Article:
This module will enable students to undertake and complete a piece of independent work which involves the collection, interpretation, analysis and presentation of information and data. It will provide the opportunity to present key findings within an evaluative and balanced argument. It will enable the development of a critical approach to undertaking and using research methodology and the interpretation of the outcomes.
This module aims to provide an integrated approach to study and help students to enhance their subject-specific and generic skills through an iterative process of use and reflection as well as embed direct employment-related skills in the curriculum. Students will have opportunities to reflect upon their academic learning and gain relevant practical experience by applying this learning in a workplace setting, looking particularly at strategic issues and their impact upon the business environment.
The module examines the core features of a typical wealth management division including investment services, brokerage and financial planning as well as international and private banking. Students will examine the various categories of client, identify and assess their needs, develop solutions and justify advice. Such advice will range from core financial planning (life cover / pension requirements), through to making investment recommendations from a range of financial products such as an equity/bond based portfolio, to hedge funds/private equity holdings. The module also provides relevant context by comparing alternative regulatory regimes an advisor could be working within, in particular this will focus on the details of what is required to become, and remain, authorised by the Financial Conduct Authority (FCA) within the UK. In addition students will evaluate contemporary issues that impact upon the wealth management service.
This module provides an analysis of the global financial system in tandem with specific components from the theory of finance. It encourages the student to make use of finance theory and history to draw / develop conclusions about the future direction of the global financial system in general and individual markets in particular.
Our qualifications are assessed in a variety of different ways that are appropriate to the subject and learning outcomes within the programme to assess knowledge and understanding. A range of assessment tools will be used including written assessments, reports and projects, case studies and business proposals; and, in the final year, dissertation. In addition, formative assessment occurs throughout the course of study set by the individual lecturers and can take a variety of forms including written tasks, peer and small group discussion, and presentations. The Advanced Work-based Learning module is assessed by a final reflective report.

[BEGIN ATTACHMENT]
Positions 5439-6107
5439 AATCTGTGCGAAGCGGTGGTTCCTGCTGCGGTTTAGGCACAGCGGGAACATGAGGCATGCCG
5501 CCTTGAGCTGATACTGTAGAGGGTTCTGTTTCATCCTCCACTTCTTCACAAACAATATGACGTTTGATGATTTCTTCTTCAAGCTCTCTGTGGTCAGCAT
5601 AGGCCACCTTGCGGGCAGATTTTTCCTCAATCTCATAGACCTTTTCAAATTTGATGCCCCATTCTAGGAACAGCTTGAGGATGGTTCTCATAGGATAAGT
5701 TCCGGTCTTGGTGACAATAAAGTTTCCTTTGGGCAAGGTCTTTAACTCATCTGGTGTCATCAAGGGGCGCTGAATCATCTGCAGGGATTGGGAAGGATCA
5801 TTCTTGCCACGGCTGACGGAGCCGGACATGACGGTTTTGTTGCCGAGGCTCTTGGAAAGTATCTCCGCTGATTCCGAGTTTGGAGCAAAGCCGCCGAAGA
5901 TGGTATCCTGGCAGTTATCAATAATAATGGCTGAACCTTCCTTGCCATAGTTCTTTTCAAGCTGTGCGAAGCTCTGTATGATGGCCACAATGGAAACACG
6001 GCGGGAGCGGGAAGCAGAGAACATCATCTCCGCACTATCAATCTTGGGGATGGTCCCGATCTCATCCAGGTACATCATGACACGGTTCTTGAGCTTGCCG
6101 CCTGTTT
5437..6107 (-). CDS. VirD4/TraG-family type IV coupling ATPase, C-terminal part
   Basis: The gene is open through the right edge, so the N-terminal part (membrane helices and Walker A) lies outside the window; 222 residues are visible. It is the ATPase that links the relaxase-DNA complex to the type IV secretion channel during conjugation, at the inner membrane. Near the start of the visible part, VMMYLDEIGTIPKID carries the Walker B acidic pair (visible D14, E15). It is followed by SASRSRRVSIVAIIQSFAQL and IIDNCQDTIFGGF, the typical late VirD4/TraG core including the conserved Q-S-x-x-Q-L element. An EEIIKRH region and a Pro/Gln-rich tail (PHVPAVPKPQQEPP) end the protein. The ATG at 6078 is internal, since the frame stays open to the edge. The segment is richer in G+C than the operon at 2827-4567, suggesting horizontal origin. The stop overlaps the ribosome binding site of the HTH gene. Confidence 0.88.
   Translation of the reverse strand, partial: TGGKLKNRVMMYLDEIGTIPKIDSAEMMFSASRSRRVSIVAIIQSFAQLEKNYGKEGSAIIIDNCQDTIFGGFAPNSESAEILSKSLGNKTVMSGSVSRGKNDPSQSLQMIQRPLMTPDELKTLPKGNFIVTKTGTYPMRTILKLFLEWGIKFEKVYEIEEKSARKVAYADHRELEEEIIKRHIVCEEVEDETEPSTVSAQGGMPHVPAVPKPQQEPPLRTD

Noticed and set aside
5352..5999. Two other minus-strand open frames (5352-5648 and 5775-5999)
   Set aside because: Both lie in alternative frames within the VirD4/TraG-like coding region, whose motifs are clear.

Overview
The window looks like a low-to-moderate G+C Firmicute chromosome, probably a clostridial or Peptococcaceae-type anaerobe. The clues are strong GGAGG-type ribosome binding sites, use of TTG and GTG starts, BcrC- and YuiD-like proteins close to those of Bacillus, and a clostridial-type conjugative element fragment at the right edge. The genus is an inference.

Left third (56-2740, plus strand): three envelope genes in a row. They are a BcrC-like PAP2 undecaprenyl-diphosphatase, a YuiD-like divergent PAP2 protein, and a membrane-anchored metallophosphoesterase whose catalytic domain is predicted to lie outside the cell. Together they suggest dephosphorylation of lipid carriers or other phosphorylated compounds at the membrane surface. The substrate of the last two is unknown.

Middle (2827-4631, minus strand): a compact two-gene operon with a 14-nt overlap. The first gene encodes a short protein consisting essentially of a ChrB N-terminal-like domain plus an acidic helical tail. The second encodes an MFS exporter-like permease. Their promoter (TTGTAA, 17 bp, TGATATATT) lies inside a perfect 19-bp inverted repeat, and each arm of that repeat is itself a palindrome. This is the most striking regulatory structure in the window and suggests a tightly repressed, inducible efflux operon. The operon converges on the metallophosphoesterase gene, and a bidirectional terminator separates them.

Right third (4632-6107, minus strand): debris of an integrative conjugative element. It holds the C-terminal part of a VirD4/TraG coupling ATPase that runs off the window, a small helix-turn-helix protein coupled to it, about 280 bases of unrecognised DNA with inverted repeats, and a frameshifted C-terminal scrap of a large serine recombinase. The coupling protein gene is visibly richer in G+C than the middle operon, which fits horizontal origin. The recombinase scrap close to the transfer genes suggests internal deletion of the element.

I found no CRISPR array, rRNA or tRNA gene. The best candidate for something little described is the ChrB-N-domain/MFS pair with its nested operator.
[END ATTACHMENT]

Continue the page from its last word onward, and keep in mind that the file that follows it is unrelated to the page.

You will have the opportunity to attend 'real-life' trading simulation sessions in the City with investment experts. These sessions provide a crucial practical skill-set and many financial institutions now actively seek candidates that have benefited from the front desk experience delivered by them. Visit www.amplifytrading.com to find out more about the expert traders.
Experts will guide you on risk management protocols and the psychology of trading and its effect on the management of risk and will provide you with personalised 'trading reviews' of your performance.
In Year 1 you will have two half day sessions with Amplify Trading to build on the theory learnt in the
module 'Introduction to Financial Market Instruments'. This will include a tour of their trading floor and the opportunity to spend a four hour session trading across a selection of stock indices, currency and commodity futures using a state-of-the-art trading desk with live market price action. You will receive feedback on how well you managed your positions and are encouraged to reflect on behaviour factors that may have affected your decision making process.
In Year 2 you will have four half day practical sessions designed to develop the key theoretical aspects covered in the module 'Debt and Equity Investment and Valuation'. This practical programme in investment management addresses key themes of constructing an investment portfolio using debt and equity instruments. You will be taught how to analyse investment opportunities and will be given specific investment goals for your portfolios to achieve. Performance will be assessed on investment decisions made given the changing macroeconomic environment and your ability to manage your risk exposure.